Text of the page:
WASHINGTON — The justices of the Supreme Court seemed reluctant Wednesday to tamper with the system America uses to choose its president, based on their comments during oral arguments over the workings of the Electoral College.
The issue in the two "faithless elector" cases is a simple one: Are the 538 presidential electors free agents, or must they vote in accordance with the election results in their states? If they are free to vote as they wish, a small group of them, or even a single one in a tight contest, could decide who wins.
When voters go to the polls in November, they do not vote directly for a presidential candidate. Instead, they choose a slate of electors appointed in their states by the political parties of the presidential candidates. Those electors meet in December to cast their ballots, which are counted during a joint session of Congress in January.
Lawyers for four electors from Colorado and Washington state who did not conform to the popular votes in their states urged the court to rule that states can regulate only how electors are chosen, not how they vote in December.
"Once the voting starts, the state disappears," said Lawrence Lessig, a Harvard law school professor arguing before the court. "States have no power to control how an elector may vote."
But several members of the court seemed concerned that if electors are free agents, they could end up deciding who wins when the popular vote for president is very close.
"The consequences could be chaotic," said Justice Samuel Alito. "When there's an election with a small margin of victory, there would be a concerted campaign to change the vote of a few electors."
Justice Brett Kavanaugh said judges should avoid creating turmoil when legal issues are close ones.
"We shouldn't facilitate or create chaos," he said.
Other members of the court said if the challengers were right, states could do nothing to disqualify electors who took bribes or voted for clearly unqualified candidates.
"If an elector who promised to vote for a state's winning candidate instead votes for 'Frodo Baggins,' the state can do nothing about that?" asked Justice Clarence Thomas, referring to a character in "The Lord of the Rings."
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Lessig said nothing in the Constitution gives the states authority to restrict how an elector can vote, but several of the justices said the Constitution doesn't explicitly block a state from doing so, either.
"If there's silence, maybe the best thing to do is leave it to the states," said Justice Elena Kagan.
In more than half the nation, electors are required to obey the results of their state's popular vote and cast their ballots accordingly. The problem of "faithless electors" who disregard the popular vote outcome has not been much of an issue in American history, because when an elector refuses to follow the results of a state's popular vote, the states usually simply throw the ballot away.
The cases before the Supreme Court involve faithless electors during the 2016 presidential election. Instead of voting for Hillary Clinton, who won the popular vote in Colorado, faithless elector Micheal Baca cast his vote for John Kasich, the former Republican governor of Ohio. In Washington state, where Clinton also won the popular vote, three of the state's 12 electors voted for Colin Powell, the former secretary of state.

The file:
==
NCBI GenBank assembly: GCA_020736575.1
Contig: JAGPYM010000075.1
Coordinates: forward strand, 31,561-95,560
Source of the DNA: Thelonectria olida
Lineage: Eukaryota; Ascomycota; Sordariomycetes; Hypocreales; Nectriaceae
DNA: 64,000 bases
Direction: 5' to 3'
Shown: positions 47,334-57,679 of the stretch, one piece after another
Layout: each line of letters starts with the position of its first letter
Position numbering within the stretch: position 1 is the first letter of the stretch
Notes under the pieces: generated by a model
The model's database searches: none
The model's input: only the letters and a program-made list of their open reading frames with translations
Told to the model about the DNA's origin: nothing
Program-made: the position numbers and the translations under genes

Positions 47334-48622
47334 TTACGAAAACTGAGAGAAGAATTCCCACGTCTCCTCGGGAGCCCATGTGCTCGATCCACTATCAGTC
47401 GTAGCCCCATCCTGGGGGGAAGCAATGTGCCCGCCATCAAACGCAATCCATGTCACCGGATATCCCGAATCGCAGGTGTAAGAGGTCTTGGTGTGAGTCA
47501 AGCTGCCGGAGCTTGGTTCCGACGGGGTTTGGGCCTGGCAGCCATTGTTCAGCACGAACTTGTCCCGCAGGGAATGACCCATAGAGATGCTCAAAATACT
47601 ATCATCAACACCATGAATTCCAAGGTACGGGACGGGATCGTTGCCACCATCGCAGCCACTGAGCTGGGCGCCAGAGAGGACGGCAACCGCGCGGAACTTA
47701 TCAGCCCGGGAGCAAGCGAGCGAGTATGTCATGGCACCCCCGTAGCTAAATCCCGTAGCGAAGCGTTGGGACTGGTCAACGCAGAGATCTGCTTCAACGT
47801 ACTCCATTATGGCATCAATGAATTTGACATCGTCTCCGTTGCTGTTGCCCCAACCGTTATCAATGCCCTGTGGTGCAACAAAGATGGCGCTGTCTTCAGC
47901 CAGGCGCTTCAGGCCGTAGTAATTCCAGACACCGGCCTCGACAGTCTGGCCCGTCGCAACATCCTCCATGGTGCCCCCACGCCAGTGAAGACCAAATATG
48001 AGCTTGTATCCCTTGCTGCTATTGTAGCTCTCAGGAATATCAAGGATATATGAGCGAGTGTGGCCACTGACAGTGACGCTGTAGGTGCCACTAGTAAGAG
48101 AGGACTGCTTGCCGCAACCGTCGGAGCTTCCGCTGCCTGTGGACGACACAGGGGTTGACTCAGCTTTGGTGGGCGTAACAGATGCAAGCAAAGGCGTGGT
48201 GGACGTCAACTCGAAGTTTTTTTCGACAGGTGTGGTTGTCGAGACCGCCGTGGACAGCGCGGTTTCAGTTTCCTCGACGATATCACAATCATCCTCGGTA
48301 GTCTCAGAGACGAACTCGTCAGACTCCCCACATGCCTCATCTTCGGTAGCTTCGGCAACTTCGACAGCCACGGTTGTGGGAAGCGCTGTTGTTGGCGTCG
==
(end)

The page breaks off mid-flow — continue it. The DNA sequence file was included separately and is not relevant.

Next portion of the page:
Baca previously told NBC News that after Donald Trump was the apparent winner in November, "I thought we would need electors who would choose a moderate compromise candidate. We wanted to put our country before party and maybe throw the election (into) the House of Representatives."
Colorado tossed Baca's vote out and found another elector who voted for Clinton. So he sued, and the Tenth Circuit Court of Appeals based in Denver ruled that electors can vote for any legitimate candidate.
States are free to choose their electors however they want, the appeals court said, and can even require electors to pledge their loyalty to their political parties. But once the electors are appointed and report in December to cast their votes, they are fulfilling a federal function, and the state's authority has ended.
In Washington, the state accepted the votes of its rebel electors but fined them for violating state law. They challenged the fines, but the state supreme court upheld the law requiring them to conform to the popular vote.
The Supreme Court took both cases to decide which outcome is the correct one. The court ruled in 1952 that states do not violate the Constitution when they require electors to pledge that they will abide by the popular vote. But the justices have never said whether it is constitutional to enforce those pledges.
Lessig has said he hopes the cases will eventually lead to a change in the Electoral College, either through a constitutional amendment or by encouraging more states to adopt a system in which they would assign all of their electors to whoever wins the nationwide popular vote for president.
Fourteen states have already agreed to do so. An interstate agreement to make the change would take effect once the participating states represent at least 270 votes, the minimum number needed to be elected president.
But after Wednesday's argument, it seems unlikely these cases will modify the system or spur calls for changing how the Electoral College works.
The court will likely issue its decision by July.